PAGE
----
– Babe, why do you do that? 
– To make my pain smaller once you or anyone else around me dies.
– So in your mind you didn’t kill only me but also the rest of our families?
– No, not my sister. She’s lucky, she will live longer than anyone.

I know what you think ‘Why?’ and ‘You still can just stay in Europe, hidden away’. Don’t worry, I sometimes felt my husband is creepy, you’re not alone. But then few things happen in our lives including my surgery, few months ago we had a car accident that involved 5 cars (lucky for us it was just a hit from the back in the traffic jam) and a shooting in front of our house not longer image 2than 2-3 weeks ago. The three of us hid in the bathroom, the safest place, and I cried down on the floor that I don’t want to be here and I hate this place.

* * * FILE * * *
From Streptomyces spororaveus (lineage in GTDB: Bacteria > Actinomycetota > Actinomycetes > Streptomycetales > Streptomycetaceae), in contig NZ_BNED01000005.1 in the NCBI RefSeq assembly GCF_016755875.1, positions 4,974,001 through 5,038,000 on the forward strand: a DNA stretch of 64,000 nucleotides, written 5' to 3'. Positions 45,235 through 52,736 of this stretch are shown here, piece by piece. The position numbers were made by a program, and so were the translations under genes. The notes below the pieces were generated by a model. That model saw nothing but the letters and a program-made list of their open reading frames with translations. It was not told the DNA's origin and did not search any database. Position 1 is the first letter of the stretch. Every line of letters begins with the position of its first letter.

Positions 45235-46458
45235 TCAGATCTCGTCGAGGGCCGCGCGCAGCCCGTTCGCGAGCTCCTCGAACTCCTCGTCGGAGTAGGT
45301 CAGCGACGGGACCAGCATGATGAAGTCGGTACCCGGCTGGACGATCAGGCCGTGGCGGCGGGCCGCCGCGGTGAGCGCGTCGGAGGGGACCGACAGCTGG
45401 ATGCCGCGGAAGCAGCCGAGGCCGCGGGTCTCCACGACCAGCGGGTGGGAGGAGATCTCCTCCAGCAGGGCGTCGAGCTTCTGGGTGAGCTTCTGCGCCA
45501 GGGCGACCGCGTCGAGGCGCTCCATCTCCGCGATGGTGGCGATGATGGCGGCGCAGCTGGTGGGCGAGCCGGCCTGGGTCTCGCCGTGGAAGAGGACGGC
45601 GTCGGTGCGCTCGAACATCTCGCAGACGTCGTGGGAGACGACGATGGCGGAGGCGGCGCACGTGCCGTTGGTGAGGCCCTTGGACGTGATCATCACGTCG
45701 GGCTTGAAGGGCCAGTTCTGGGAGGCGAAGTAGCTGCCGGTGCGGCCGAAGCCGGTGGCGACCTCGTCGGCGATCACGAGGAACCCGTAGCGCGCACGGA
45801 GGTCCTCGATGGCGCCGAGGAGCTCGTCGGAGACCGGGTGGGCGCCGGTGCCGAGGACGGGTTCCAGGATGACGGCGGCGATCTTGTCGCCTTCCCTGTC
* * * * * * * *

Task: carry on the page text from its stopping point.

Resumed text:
Those small things made me realize the thing that I tried to deny and joke about, my husband’s fears are not that stupid. Death can come suddenly. I remember when I felt the hit from the other car first thing I did, I looked at Sing if he’s fine. I didn’t know where the hit came from since I was playing with my phone and at that moment I was scared something can happen to him. Everyday he makes total of 50 miles to work and to come back home. When my dad had heart attack my mom was lucky to make it for the earlier bus, if she came with the regular one my dad might not be here today. Coincidence or fate, I don’t know, but I know it can happen to anyone, anytime.